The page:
There are plenty of ports underneath the XG35VQ to maximize compatibility across all your devices, too. One HDMI 1.4 port, a single HDMI 2.0 interface, and DisplayPort 1.2 cover the most popular inputs. A pair of USB 3.0 downstream ports are conveniently located on the monitor for keyboards, mice, webcams, and headsets. There’s a 3.5-mm mini-jack for your headphones if you prefer to game without disturbing anyone else in the room, too.
If you’d prefer to tinker with monitor settings in Windows rather than through the on-screen display, our DisplayWidget utility has you covered with a bevy of profiles and tools for tweaking settings depending on the task at hand. GameVisual includes six presets for optimizing input lag, color, contrast, and brightness depending on the type of content you’re consuming.
App Sync allows you to assign those presets to specific apps. For instance, any time Forza or F1 2018 starts up the XG35VG can switch to Racing mode. When you exit out and launch Battlefield V, it knows to use FPS mode. Come raid time the monitor jumps into RTS/RPG mode for enhanced saturation and sharpness. On Monday morning, when you need an accurate color space above all else, sRGB mode gets the XG35VQ ready for Photoshop.
To make long hours of working or gaming on the XG35VQ easier on our eyes, I took the time to set up its Blue Light Filter through the DisplayWidget software. This feature limits the amount of blue light emitted by your monitor to reduce eye strain, and it’s adjustable in four stages corresponding to different applications. Basic web browsing isn’t particularly hard on your eyes, and you don’t want a monitor setting to make significant changes to color reproduction, so Level 1 works best to reduce blue light by a relatively minor 20%. At the other end of the spectrum, working in dim ambient lighting conditions doesn’t require searing brightness from your monitor. Level 4 consequently filters blue light by an impressive 70% to maintain a comfortable computing experience. In between, Levels 2 and 3 are optimized for watching videos and word processing, respectively.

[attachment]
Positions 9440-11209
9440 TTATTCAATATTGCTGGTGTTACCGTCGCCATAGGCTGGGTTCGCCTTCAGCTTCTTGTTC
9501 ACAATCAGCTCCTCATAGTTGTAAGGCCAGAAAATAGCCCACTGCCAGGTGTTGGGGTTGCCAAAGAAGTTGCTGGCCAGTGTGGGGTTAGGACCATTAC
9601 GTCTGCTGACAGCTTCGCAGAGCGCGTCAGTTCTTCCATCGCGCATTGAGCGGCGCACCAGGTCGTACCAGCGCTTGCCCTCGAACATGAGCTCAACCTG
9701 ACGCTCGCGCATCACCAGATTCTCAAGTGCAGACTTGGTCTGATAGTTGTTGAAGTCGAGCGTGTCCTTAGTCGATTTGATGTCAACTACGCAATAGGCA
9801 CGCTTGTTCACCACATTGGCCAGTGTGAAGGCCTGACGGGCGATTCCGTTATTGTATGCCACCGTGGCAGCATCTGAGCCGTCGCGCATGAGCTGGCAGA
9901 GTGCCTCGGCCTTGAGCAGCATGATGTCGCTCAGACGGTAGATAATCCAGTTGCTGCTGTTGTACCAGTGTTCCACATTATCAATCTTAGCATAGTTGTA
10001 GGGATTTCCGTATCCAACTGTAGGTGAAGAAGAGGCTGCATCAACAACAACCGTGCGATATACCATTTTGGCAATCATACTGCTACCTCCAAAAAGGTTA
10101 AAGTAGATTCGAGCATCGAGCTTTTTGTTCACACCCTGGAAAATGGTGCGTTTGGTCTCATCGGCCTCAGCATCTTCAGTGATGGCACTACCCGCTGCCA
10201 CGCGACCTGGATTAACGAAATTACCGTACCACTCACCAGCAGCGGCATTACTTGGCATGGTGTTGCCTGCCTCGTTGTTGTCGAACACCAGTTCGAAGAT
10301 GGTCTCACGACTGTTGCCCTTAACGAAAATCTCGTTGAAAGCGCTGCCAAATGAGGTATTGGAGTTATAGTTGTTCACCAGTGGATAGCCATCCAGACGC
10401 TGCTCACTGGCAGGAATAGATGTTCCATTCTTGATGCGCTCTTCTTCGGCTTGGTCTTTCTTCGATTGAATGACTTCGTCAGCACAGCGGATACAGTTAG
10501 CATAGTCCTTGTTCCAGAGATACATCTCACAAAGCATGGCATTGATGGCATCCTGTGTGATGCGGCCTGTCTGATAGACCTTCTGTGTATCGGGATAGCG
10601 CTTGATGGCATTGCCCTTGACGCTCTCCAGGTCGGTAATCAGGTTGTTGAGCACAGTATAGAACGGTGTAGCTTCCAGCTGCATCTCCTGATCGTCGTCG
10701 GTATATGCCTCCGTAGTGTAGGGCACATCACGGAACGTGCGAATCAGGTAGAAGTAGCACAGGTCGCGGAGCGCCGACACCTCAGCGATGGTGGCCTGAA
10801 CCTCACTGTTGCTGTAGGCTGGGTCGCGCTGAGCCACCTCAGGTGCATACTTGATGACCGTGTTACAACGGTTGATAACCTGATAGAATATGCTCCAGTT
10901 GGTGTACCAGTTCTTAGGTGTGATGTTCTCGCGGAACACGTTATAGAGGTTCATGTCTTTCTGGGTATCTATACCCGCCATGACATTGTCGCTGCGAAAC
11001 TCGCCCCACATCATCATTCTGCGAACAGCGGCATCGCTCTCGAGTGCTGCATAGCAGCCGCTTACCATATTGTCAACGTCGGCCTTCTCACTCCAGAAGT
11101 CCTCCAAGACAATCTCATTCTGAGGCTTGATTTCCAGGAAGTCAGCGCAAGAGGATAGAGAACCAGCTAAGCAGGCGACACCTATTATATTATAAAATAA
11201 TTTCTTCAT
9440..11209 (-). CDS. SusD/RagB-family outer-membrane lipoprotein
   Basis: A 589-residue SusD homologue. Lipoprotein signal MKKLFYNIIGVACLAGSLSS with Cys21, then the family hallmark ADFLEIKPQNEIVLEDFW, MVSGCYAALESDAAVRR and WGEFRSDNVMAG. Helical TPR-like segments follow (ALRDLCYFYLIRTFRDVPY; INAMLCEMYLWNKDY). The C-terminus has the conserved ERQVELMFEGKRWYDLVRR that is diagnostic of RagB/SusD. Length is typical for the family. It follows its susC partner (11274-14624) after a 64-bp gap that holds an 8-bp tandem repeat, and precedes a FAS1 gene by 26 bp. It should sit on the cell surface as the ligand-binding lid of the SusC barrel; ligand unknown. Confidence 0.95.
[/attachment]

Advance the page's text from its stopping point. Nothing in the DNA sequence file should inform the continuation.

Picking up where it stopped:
With your settings configured just the way you like, DisplayWidget lets you save an AXML file with all your parameters. Simply copy it from the other machine to restore all your customizations.
Availability and pricing
The XG35VQ ruined flat LCDs for me. Between the panel’s immersive curvature, extremely detailed 3440x1440 resolution, fast 100Hz refresh rate, and tear-banishing FreeSync technology, you’re going to find yourself in gaming heaven. The ultra-wide screen allows you to easily stack windows side-by-side, too, making it a multitasking powerhouse for those times when work takes priority.
||ROG Strix XG35VQ
21:9 aspect ratio
||FreeSync up to 100Hz
97% DCI-P3/99% Adobe RGB gamut coverage
||1 x DisplayPort 1.2, 1 x HDMI 2.0, 1 x HDMI 1.4, 2 x USB 3.0, 1 x 3.5-mm audio
||$799 USD / $999.99 CAD
||ASUS Store, B&H, Frys, Newegg
||Memory Express, Newegg
The XG35VQ is available now for$799 USD or $999.99 CAD from the retailers listed above.